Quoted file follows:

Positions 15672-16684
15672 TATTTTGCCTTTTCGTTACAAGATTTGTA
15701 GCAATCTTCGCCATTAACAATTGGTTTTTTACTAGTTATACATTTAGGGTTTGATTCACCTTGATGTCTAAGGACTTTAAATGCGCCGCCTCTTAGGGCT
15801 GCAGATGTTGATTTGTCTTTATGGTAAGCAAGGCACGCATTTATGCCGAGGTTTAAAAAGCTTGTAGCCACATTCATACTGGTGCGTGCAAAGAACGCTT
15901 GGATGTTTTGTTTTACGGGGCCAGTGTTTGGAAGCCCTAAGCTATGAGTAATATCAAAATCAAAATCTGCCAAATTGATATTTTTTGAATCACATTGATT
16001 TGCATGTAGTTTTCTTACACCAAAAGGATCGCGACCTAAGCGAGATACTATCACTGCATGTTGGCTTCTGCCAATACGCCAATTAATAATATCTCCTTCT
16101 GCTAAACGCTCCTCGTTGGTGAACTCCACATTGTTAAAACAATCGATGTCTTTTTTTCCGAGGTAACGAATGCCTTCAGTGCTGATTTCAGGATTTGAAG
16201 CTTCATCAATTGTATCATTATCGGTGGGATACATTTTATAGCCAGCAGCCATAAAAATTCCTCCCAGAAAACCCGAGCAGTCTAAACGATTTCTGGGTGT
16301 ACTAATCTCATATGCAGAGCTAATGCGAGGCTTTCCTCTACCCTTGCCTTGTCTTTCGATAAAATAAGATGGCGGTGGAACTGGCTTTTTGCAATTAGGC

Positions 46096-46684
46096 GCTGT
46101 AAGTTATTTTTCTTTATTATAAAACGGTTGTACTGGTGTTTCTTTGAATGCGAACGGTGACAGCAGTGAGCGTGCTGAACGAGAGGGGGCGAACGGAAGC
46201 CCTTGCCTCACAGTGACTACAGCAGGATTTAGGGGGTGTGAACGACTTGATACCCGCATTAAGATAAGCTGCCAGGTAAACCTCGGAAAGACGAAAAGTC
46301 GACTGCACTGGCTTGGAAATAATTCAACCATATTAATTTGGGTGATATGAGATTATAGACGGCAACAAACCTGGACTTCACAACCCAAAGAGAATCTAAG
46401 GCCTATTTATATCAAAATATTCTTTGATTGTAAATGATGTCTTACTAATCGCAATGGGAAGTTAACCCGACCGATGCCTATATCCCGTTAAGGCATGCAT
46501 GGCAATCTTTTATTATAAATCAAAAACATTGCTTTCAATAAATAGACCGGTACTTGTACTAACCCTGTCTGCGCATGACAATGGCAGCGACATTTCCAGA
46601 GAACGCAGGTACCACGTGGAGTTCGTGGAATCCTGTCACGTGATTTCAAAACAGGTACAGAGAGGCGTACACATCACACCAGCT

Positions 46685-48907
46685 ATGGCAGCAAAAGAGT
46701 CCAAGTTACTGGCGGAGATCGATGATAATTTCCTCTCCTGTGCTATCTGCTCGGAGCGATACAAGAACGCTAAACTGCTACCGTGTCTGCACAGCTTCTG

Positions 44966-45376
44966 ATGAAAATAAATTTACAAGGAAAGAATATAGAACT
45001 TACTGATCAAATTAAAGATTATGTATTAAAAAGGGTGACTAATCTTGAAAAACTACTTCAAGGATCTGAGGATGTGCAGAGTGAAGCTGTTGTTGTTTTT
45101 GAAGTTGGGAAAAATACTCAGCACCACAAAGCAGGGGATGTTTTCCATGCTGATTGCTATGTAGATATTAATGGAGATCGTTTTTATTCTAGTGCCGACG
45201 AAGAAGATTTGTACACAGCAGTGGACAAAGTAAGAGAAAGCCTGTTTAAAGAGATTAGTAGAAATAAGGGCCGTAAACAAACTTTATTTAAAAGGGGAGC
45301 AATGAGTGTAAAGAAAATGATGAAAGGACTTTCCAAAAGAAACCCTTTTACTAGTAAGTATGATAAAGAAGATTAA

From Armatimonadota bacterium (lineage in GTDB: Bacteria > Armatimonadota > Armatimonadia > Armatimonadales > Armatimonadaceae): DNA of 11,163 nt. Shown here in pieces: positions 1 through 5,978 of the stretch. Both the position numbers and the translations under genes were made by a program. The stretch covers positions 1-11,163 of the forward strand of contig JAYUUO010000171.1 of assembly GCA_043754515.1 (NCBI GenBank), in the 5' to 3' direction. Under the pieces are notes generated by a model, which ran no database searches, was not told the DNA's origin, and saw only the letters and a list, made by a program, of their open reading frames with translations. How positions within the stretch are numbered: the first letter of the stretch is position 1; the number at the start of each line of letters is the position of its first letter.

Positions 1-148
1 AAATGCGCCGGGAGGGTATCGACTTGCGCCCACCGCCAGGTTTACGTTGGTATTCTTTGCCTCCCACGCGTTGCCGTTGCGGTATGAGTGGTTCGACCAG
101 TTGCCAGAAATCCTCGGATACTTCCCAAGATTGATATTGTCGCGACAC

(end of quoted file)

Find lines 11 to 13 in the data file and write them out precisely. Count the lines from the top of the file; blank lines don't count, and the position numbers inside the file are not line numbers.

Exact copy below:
46096 GCTGT
46101 AAGTTATTTTTCTTTATTATAAAACGGTTGTACTGGTGTTTCTTTGAATGCGAACGGTGACAGCAGTGAGCGTGCTGAACGAGAGGGGGCGAACGGAAGC
46201 CCTTGCCTCACAGTGACTACAGCAGGATTTAGGGGGTGTGAACGACTTGATACCCGCATTAAGATAAGCTGCCAGGTAAACCTCGGAAAGACGAAAAGTC